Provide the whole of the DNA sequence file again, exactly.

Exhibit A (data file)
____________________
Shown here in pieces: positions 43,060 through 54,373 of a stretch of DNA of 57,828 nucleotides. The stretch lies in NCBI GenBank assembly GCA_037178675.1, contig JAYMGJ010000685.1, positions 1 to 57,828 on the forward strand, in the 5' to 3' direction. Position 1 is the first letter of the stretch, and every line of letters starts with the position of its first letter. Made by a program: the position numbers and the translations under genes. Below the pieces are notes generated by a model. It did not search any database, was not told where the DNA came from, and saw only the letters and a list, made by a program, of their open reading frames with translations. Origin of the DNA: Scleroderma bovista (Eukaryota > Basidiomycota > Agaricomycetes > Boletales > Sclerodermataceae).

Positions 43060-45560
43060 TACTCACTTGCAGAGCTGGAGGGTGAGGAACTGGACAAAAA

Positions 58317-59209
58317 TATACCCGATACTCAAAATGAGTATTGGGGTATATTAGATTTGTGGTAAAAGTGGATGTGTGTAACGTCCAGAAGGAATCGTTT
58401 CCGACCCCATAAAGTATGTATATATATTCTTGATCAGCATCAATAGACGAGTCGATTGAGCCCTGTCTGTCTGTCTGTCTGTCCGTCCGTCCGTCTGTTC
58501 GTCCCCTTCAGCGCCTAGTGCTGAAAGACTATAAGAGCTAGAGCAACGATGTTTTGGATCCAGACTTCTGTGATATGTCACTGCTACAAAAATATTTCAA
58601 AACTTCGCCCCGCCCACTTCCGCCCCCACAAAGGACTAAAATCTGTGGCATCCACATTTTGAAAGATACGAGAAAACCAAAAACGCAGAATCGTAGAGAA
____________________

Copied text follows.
Shown here in pieces: positions 43,060 through 54,373 of a stretch of DNA of 57,828 nucleotides. The stretch lies in NCBI GenBank assembly GCA_037178675.1, contig JAYMGJ010000685.1, positions 1 to 57,828 on the forward strand, in the 5' to 3' direction. Position 1 is the first letter of the stretch, and every line of letters starts with the position of its first letter. Made by a program: the position numbers and the translations under genes. Below the pieces are notes generated by a model. It did not search any database, was not told where the DNA came from, and saw only the letters and a list, made by a program, of their open reading frames with translations. Origin of the DNA: Scleroderma bovista (Eukaryota > Basidiomycota > Agaricomycetes > Boletales > Sclerodermataceae).

Positions 43060-45560
43060 TACTCACTTGCAGAGCTGGAGGGTGAGGAACTGGACAAAAA

Positions 58317-59209
58317 TATACCCGATACTCAAAATGAGTATTGGGGTATATTAGATTTGTGGTAAAAGTGGATGTGTGTAACGTCCAGAAGGAATCGTTT
58401 CCGACCCCATAAAGTATGTATATATATTCTTGATCAGCATCAATAGACGAGTCGATTGAGCCCTGTCTGTCTGTCTGTCTGTCCGTCCGTCCGTCTGTTC
58501 GTCCCCTTCAGCGCCTAGTGCTGAAAGACTATAAGAGCTAGAGCAACGATGTTTTGGATCCAGACTTCTGTGATATGTCACTGCTACAAAAATATTTCAA
58601 AACTTCGCCCCGCCCACTTCCGCCCCCACAAAGGACTAAAATCTGTGGCATCCACATTTTGAAAGATACGAGAAAACCAAAAACGCAGAATCGTAGAGAA